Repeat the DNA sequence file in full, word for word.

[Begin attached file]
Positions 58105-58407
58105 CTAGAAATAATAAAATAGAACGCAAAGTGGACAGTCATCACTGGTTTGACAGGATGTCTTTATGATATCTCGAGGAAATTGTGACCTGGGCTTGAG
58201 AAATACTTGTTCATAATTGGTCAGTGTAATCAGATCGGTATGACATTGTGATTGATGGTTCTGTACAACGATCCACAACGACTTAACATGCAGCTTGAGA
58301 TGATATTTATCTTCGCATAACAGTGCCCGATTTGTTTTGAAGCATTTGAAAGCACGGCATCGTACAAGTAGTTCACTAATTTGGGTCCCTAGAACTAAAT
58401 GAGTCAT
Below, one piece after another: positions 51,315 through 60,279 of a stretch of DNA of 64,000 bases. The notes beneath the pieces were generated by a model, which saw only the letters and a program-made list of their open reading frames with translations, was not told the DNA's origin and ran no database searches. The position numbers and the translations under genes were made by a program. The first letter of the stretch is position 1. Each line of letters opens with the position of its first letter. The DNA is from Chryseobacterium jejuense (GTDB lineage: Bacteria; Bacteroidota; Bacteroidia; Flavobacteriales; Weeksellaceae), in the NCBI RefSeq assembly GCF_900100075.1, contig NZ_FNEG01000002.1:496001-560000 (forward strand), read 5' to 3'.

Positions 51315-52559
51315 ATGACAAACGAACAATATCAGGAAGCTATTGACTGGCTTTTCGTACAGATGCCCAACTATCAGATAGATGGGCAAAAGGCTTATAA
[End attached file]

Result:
Positions 58105-58407
58105 CTAGAAATAATAAAATAGAACGCAAAGTGGACAGTCATCACTGGTTTGACAGGATGTCTTTATGATATCTCGAGGAAATTGTGACCTGGGCTTGAG
58201 AAATACTTGTTCATAATTGGTCAGTGTAATCAGATCGGTATGACATTGTGATTGATGGTTCTGTACAACGATCCACAACGACTTAACATGCAGCTTGAGA
58301 TGATATTTATCTTCGCATAACAGTGCCCGATTTGTTTTGAAGCATTTGAAAGCACGGCATCGTACAAGTAGTTCACTAATTTGGGTCCCTAGAACTAAAT
58401 GAGTCAT
Below, one piece after another: positions 51,315 through 60,279 of a stretch of DNA of 64,000 bases. The notes beneath the pieces were generated by a model, which saw only the letters and a program-made list of their open reading frames with translations, was not told the DNA's origin and ran no database searches. The position numbers and the translations under genes were made by a program. The first letter of the stretch is position 1. Each line of letters opens with the position of its first letter. The DNA is from Chryseobacterium jejuense (GTDB lineage: Bacteria; Bacteroidota; Bacteroidia; Flavobacteriales; Weeksellaceae), in the NCBI RefSeq assembly GCF_900100075.1, contig NZ_FNEG01000002.1:496001-560000 (forward strand), read 5' to 3'.

Positions 51315-52559
51315 ATGACAAACGAACAATATCAGGAAGCTATTGACTGGCTTTTCGTACAGATGCCCAACTATCAGATAGATGGGCAAAAGGCTTATAA